Turn and confront a huge dog? Never!! I can't "quell" my fears that easily. So I won't be out there running with you. (And besides I have a healing kneecap so that makes the point moot, I suppose.lol) Anyway, one parting thought for you: come home and run again in Montana. Short of that, take your dad's good advice!!

    • profile image

      Jack Tester 

      6 years ago

      Way to GO! "Stay on track" Jack

    • profile image

      dorothy yuki 

      6 years ago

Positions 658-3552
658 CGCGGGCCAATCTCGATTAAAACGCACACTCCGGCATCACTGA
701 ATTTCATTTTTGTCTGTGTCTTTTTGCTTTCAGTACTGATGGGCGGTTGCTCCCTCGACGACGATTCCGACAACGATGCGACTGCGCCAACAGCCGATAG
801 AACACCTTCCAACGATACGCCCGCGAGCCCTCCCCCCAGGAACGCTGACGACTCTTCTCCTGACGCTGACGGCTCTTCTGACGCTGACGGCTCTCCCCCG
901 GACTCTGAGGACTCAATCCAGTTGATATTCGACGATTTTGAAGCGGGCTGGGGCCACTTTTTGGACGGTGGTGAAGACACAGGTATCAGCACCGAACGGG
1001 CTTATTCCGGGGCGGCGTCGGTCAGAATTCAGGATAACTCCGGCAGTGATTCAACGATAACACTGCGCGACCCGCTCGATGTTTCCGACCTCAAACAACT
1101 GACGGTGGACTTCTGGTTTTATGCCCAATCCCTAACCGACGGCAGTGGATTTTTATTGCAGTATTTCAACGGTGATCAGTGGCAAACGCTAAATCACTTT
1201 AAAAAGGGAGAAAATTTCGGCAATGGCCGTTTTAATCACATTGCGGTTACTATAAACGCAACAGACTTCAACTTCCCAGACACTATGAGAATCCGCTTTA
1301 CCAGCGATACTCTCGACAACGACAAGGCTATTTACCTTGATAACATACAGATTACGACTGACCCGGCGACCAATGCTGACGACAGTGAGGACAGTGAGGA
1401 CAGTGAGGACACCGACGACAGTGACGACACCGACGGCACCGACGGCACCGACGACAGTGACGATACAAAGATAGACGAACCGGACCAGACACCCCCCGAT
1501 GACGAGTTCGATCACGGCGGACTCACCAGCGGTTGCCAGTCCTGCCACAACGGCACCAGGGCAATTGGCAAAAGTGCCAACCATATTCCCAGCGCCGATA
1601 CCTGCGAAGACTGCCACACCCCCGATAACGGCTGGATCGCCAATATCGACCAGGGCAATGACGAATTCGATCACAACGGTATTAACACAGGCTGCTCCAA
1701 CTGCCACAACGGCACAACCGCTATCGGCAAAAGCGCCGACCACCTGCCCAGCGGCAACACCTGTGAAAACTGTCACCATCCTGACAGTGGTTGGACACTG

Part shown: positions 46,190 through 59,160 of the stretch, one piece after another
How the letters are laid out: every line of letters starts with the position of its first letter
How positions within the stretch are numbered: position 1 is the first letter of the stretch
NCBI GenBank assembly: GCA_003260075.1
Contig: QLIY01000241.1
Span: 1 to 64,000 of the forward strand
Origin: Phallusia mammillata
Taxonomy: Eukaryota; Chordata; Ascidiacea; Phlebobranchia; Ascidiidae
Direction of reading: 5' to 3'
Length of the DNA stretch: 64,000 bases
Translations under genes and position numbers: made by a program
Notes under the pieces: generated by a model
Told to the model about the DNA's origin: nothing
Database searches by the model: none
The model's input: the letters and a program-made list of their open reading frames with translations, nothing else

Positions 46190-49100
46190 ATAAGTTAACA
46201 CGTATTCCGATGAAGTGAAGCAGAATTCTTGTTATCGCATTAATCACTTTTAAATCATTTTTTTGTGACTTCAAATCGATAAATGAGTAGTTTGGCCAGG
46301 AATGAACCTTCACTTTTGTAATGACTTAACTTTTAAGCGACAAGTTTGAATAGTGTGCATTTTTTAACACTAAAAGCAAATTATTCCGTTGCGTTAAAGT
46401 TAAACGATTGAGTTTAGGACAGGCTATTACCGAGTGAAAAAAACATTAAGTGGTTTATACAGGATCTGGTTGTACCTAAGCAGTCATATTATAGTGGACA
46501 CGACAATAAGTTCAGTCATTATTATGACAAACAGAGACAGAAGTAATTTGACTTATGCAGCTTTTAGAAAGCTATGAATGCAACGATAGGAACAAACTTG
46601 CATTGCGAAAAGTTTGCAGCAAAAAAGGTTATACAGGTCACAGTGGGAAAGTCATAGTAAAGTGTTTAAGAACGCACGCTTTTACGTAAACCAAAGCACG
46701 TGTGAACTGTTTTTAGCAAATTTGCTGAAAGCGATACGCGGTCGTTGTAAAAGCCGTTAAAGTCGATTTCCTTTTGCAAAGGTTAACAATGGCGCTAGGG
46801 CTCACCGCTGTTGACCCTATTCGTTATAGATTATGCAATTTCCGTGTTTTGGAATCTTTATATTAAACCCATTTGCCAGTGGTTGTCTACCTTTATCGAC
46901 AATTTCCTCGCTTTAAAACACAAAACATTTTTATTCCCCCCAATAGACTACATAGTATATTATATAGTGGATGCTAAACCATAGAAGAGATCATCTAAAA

Very much the same in the Latin American countries. Mexico, Guatemala and Uruguay, where I have lived, seem to look and be the same. Interesting to read the relative similarities.

    • profile image

      Aunt Lou Cochrane 

      6 years ago

      I thoroughly enjoy reading your interesting comments. Good luck in your adventures. God Bless

    • profile image

      T.W. 

      6 years ago

      I'LL STICK TO THE TREADMILL.

    • profile image

      Evie Jones 

      6 years ago

      Wow, Jason, you and Forest Gump have inspired me to start getting outside, at least, for a walk! I have no more excuses. I can walk without open manholes, malnourished

      dogs chasing me, or even someone stealing my sunglasses!

      I'm getting out there manana.

      Dios te bendiga!

      Evie Jones